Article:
As for Foreign Exchange Market (FXM), over the years it has undergone major structural changes. The changes that are taking place are attributed to institutional developments, as well as technological advances. Those changes had a significant impact on various dimensions of the market, such as the way trading is done, competition, the size of the market, and the efficiency of the market. It is therefore necessary to provide an update of the environment in which the currency prices are determined.
The most important change in the FXM in recent years is the evolution of an independent cross market in which non-dollar rates are determined based on free supply and demand forces. The evolution of an independent cross market offered more products and more opportunities to traders and therefore increased the volume of trading volume of the market as well. The term Foreign Exchange market simply means the exchange of one national currency for another. FX rates are the equalizing prices that link different national currencies.
When prices are determined by free market forces, they are subject to change, depending on the performance of the economy and on the economic policies of the government in a particular country. Changes in these prices can, and do significantly affect the value of cash flows in trading transactions, as well as the implicit values of foreign claims, investments, and obligations. Over the past two decades, an important development has been the growth of multinational enterprises, companies that do business in other countries.
As a result, there has been an increase in the volume of import-export, and other related transactions. In addition, over the past decade, a dramatic increase in international financial investment was observed especially in Euromarkets. Consequently there was an increasing need for FX, that is, exchanging one currency for another to settle transactions and claims that arose from the above developments. Another factor that contributed to a dramatic increase for FX over the years is increased in demand for speculative activity.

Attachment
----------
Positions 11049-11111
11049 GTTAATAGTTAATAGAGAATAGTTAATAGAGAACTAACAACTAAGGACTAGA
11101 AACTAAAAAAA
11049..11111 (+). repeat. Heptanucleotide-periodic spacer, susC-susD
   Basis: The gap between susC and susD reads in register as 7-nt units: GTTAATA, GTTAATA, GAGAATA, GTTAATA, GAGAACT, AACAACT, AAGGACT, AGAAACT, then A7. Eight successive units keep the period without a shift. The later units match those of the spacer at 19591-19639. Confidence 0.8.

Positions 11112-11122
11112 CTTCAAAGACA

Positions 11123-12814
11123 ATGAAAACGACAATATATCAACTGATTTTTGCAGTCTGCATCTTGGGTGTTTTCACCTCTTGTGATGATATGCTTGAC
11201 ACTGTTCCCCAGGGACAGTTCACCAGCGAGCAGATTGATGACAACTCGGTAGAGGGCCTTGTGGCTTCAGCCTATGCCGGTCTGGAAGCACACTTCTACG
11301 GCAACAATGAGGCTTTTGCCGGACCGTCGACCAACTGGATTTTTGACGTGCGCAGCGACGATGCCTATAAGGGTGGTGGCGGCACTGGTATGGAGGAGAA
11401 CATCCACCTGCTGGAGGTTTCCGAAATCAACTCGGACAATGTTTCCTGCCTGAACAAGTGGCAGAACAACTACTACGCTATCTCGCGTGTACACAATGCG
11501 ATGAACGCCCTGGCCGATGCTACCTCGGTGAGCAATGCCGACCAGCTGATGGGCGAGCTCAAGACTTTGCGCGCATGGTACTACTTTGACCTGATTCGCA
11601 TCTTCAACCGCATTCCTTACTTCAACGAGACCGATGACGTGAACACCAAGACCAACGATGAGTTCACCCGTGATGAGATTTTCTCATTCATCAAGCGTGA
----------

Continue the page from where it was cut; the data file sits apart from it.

Although the purpose of the FXM is to facilitate trade and financial investment, market participants use the market more for speculation than anything else. Finally, the FX liberalization policies of industrialized countries’ central banks has also led to an increase of FX trading. Over the past 10 years Germany, Great Britain, and Japan had undergone a series of loosened FX restrictions and regulations, thus liberating trade even more.
Although it is impossible to determine and isolate the effect of any of the above developments on the volume of FX turnover, we can definitely conclude that due to the reasons set forth above, there has been a dramatic increase in the demand and supply for FX.. The FXM, is by far the largest financial market in the world. The market is estimated to be in the range of $640 billion a day, as reported by the Bank of England, in its 1989 FX review, to $700 billion a day. Unlike other financial markets, the FXM has no physical location where trading takes place.
It is an over-the-counter market and is based on telecommunications systems. The unique characteristic of the FXM is that it is a global market, and that trading is continuous 24 hours a day. Market participants are located around the world, and they trade using the most advanced telecommunications systems technology can offer. A transaction can take place, at any time of the day or night, between two parties that are located. A nation’s balance of payments has an important effect on the exchange rate of its currency.
Bills of exchange, drafts, checks, and telegraphic orders are the principal means of payment in international transactions. The rate of exchange is the price in local currency of one unit of foreign currency and is determined by the relative supply and demand of the currencies in the foreign exchange market. Buying or selling foreign currency in order to profit from sudden changes in the rate of exchange is known as arbitrage. The chief demand for foreign exchange within a country comes from importers of foreign goods, purchasers of foreign securities, government agencies purchasing goods and services abroad, and travelers.